|We asked POD customers and
Yahoo Group members what questions they'd like to see answered here.
Robert Lilly sent us the following list of questions and answers.
It would appear Robert knows his POD stuff so well that we can
post them pretty well as they were received.
If you have any questions you can't find an answer for on the website please email us and we'll be happy to reply with an answer ASAP.
|What is a POD?|
|How do I choose a POD?|
|What is a POD made of?|
|How much space does a POD take up?|
|How hard is it to assemble a POD?|
|How many people can I fit into a POD?|
|Can I leave my equipment set up in a POD?|
|How secure is POD?|
|Why should I choose POD over another observatory?|
|Can I motorize the Dome?|
|Okay, I'm sold|
|Join The POD Yahoo Group and ask your question to nearly 1000 members. Click Here|
POD is the friendly name for SkyShed's Personal Observatory Dome. It is a low cost, permanent or semi-permanent astronomical enclosure designed to allow the amateur astronomer a chance to enjoy more under-sky time with their favorite hobby. Utilizing a new take on a classic design, you get the protection of a covered dome while still enjoying a full majestic view of the nighttime sky we all love.
POD is available in several configurations to best match the kind of astronomy you want to do. The basic POD consists of a 6-wall circular enclosure and a two-part rotating dome, perfect for visual observing or quick transport on weekend trips to dark skies. The XL-3 and XL-5 models provide three and five "rooms" (respectively) ideal for storing everything from log books and star charts to computers and photographic equipment. Optional accessories can be added to adapt the POD for almost any requirement.
After reviewing several construction materials, we decided on HDPE (High Density Polyethylene). This material has been used for many years to manufacture outdoor structures and agricultural products. Its strength and durability, combined with its resistance to weather and high UV damage made it an ideal choice.
The minimum size of a POD is around 8 ft across by 8.5 ft high. A full size XL5 requires a circular space approximately 12 ft across and 8.5 ft high. This does not include any walkway area leading to the door, or any area you may want to set aside for lounge-chair viewing outside the POD.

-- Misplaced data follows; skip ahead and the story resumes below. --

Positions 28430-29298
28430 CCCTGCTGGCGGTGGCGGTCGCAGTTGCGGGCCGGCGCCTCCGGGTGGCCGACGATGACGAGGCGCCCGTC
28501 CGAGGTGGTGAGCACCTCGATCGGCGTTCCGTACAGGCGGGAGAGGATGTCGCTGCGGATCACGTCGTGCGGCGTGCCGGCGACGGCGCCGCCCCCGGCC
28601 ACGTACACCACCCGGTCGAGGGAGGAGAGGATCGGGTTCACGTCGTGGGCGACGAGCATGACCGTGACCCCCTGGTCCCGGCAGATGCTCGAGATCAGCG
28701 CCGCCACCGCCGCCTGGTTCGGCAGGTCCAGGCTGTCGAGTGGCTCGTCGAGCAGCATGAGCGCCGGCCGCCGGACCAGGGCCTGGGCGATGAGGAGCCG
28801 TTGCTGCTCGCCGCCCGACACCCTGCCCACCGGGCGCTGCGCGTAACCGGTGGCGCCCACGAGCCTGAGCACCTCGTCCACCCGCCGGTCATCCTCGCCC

Make sure you start with a reasonably level base. POD can be placed on bare ground, grass, gravel, a wooden deck or concrete pad. Smooth operation of the rotating dome, though, is dependent on having a fairly level base. Once the site preparation is complete, two people can have a POD fully assembled in about 2-3 hours for a first time assembly. If you plan to regularly pack your POD and take it with you to star parties or other dark sites, experienced assembly can be accomplished in under 60 minutes.
While the current record for the number of people in a POD is twenty-one (see photo gallery), the design of the basic POD allows two or three adults to operate comfortably with a tripod mounted telescope. Mounting your telescope on a pier will provide additional room.
From the beginning, the whole idea behind the POD was to provide a quality, low cost way for the amateur astronomer to get more time under the stars. In order for that to happen, you need to be able to go outside and begin observing without a lot of setup. We believe we have met our goal. After field-testing in conditions from searing heat to blistering cold, POD has proven itself to be a great protector of your astronomical gear. When correctly assembled and mounted, POD does an excellent job of keeping the elements at bay. You should still protect your gear as you would if it was stored indoors - cover the scope and mount, keep eyepieces in sealed containers, etc. - but by having your telescope instantly available when the clouds clear, you'll find yourself doing more astronomy than ever before.
Your POD is as safe as any other outdoor building or your car. Probably more so than most. The dome is held in place by five support brackets and two threaded lock-down bolts. The door is secured by a key-locking handle and two-point locking bar. When properly anchored to the ground via the 12 anchor points on the inside of the POD wall, your POD is reasonably secure from most passing opportunists. Anyone with the proper tools, who wants in, can get in. In high risk areas many security solutions are available to help protect outdoor buildings.
We believe that POD offers the best combination of value, performance and ease of use. For the cost of some competing dome-only products, you receive a complete observatory in a box; ready to install and use the same day it arrives. Our construction materials are easier to handle than the fiberglass or metal used in most competing products. Besides, how many other observatories can be thrown in the back of a pickup truck and taken with you on that weekend trip to the mountains?
The intent of the POD was to provide an alternative to the more specialized dome solutions at a price available to the amateur astronomer. With our unique 'half sky' opening, there is usually little need to rotate the dome, even during long exposure photographic sessions. However, as with any new and popular product, its users will find a way. We are already hearing about designs to motorize the POD's opening and rotation by owners. 3rd parties in the industry are already working on automation packages. Check out the SkyShed POD Yahoo discussion forum for the latest scoop on POD automation.